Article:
When did you become interested in genomic instability?

One of the specific phenotypes of cancer I was intrigued by as a medical student was the frequent finding of atypical mitoses. I wondered how they occurred and what role they might play in cancer. As a graduate student studying recombination in lambda phage in the laboratory of Gerald Smith at the “Fred Hutchinson Cancer Research Institute” in Seattle, I used mismatch correction deficient mutants to preserve heteroduplexes I predicted would exist in specific places during recombination that is stimulated by Chi hotspots. In 1985, as I was thinking about the potential role of mismatch correction in cancer, I realized for myself that a mutator phenotype, from any mechanism, could play an important role in cancer. The basis of this idea had been elegantly described by Peter Nowell in 1976. This interest led me to the lab of the primary proponent of this idea, Larry Loeb (University of Washington), for my postdoctoral training.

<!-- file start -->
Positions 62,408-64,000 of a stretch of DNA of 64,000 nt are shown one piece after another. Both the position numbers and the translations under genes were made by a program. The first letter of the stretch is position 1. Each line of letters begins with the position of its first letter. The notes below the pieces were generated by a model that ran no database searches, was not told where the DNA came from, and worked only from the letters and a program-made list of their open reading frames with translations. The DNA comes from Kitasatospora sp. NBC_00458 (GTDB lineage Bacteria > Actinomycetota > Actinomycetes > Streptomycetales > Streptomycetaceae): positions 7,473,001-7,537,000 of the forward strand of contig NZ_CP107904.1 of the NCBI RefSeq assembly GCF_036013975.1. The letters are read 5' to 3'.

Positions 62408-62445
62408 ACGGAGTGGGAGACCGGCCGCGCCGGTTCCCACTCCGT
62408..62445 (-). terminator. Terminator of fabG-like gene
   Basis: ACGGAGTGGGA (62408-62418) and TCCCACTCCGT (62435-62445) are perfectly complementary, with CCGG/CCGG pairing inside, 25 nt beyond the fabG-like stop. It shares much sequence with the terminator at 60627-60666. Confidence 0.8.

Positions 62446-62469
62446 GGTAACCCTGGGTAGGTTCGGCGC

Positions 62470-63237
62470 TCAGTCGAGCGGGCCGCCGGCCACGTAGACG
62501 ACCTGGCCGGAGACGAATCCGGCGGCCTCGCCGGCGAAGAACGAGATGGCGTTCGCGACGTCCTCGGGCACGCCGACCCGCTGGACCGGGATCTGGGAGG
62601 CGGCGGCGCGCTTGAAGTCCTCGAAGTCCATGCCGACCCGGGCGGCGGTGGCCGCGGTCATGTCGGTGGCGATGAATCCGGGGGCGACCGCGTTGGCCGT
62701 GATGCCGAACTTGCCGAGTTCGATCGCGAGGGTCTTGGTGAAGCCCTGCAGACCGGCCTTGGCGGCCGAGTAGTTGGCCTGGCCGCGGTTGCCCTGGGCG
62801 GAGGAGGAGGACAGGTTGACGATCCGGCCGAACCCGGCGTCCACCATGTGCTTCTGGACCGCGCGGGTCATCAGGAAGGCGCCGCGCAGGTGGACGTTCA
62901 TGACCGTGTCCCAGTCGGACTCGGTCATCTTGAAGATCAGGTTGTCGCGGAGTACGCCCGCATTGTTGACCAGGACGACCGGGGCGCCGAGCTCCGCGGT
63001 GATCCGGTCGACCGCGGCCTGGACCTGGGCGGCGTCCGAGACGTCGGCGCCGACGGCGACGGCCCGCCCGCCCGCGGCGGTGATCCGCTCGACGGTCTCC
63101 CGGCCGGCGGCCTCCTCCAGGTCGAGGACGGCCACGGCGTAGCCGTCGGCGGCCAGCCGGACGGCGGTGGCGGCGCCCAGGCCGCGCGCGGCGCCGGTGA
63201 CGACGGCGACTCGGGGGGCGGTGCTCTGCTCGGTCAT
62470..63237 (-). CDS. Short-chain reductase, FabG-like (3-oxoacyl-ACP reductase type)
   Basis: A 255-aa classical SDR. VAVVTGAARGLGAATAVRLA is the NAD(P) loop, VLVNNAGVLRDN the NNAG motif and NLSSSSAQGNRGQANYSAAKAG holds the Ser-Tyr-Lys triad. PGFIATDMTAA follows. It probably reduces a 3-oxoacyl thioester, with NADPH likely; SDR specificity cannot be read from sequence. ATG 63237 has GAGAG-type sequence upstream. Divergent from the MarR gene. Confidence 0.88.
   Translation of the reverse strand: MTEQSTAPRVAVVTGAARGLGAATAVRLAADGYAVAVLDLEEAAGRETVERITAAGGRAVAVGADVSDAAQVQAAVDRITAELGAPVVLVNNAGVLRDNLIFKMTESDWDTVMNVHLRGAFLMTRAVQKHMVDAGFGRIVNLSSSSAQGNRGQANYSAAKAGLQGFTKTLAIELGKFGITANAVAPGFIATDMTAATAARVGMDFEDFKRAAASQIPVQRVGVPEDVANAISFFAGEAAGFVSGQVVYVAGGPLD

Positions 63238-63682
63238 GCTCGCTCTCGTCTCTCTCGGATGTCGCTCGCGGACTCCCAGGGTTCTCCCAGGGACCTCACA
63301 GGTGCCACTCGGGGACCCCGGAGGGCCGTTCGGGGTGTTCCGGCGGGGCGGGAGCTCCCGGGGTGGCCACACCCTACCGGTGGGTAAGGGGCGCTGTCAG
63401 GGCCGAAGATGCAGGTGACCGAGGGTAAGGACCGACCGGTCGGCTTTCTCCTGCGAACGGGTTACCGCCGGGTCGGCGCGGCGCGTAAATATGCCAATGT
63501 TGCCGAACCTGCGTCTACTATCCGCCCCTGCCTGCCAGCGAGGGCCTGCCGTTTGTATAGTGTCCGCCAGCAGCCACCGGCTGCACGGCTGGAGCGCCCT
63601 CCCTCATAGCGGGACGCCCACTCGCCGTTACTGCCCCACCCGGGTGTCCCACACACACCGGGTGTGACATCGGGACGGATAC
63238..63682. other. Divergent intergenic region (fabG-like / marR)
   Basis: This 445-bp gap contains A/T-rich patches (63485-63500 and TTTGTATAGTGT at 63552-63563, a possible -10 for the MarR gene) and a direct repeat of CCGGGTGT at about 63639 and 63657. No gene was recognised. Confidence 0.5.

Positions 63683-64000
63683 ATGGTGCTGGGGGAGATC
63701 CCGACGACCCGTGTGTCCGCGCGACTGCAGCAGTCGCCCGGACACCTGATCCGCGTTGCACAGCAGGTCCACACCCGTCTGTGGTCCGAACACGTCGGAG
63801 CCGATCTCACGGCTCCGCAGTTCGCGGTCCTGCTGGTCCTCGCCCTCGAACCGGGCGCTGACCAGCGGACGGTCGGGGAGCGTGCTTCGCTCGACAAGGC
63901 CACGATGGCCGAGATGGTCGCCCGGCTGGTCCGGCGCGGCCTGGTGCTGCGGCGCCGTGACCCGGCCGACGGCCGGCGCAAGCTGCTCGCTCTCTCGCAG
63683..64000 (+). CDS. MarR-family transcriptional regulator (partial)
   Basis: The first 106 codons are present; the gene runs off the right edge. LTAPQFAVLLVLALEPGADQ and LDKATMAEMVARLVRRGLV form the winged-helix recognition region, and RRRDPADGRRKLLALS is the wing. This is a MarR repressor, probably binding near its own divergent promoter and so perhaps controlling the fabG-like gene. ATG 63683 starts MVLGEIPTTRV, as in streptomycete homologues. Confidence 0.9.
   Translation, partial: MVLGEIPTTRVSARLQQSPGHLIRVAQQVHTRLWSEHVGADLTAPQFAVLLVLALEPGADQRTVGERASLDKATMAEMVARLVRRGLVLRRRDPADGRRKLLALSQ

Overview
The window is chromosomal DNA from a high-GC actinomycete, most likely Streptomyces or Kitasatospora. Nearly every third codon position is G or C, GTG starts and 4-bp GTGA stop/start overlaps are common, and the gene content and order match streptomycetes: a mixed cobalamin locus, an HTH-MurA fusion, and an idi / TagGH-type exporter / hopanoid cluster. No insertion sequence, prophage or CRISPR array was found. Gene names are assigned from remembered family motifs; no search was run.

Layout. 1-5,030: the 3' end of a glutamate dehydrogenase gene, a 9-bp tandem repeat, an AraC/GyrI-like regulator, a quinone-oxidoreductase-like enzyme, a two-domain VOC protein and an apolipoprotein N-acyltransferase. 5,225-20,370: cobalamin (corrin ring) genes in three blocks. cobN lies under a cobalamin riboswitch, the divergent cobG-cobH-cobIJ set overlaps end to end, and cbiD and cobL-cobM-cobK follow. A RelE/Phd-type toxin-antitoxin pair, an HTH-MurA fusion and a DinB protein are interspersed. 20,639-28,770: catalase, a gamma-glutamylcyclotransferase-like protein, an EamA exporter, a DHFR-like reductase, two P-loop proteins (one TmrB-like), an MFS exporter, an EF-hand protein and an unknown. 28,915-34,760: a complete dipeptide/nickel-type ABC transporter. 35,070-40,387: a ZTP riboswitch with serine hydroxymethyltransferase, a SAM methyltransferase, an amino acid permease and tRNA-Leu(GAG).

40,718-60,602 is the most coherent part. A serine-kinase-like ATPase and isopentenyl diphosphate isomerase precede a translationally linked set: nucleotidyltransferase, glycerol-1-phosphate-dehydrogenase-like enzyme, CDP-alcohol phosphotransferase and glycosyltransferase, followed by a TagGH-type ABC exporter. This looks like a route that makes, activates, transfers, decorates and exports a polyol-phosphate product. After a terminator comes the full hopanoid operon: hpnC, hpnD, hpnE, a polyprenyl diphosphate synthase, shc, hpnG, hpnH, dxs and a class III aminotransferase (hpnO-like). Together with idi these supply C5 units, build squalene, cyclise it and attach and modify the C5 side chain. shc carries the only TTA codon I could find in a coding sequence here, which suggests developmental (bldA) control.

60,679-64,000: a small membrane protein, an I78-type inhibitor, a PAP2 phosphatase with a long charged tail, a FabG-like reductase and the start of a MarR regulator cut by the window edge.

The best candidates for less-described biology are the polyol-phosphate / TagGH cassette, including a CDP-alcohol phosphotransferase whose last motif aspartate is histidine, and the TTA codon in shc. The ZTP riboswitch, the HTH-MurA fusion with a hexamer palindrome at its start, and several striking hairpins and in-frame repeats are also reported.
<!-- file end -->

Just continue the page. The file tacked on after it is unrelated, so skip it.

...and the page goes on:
When did you decide to use zebrafish as a cancer model?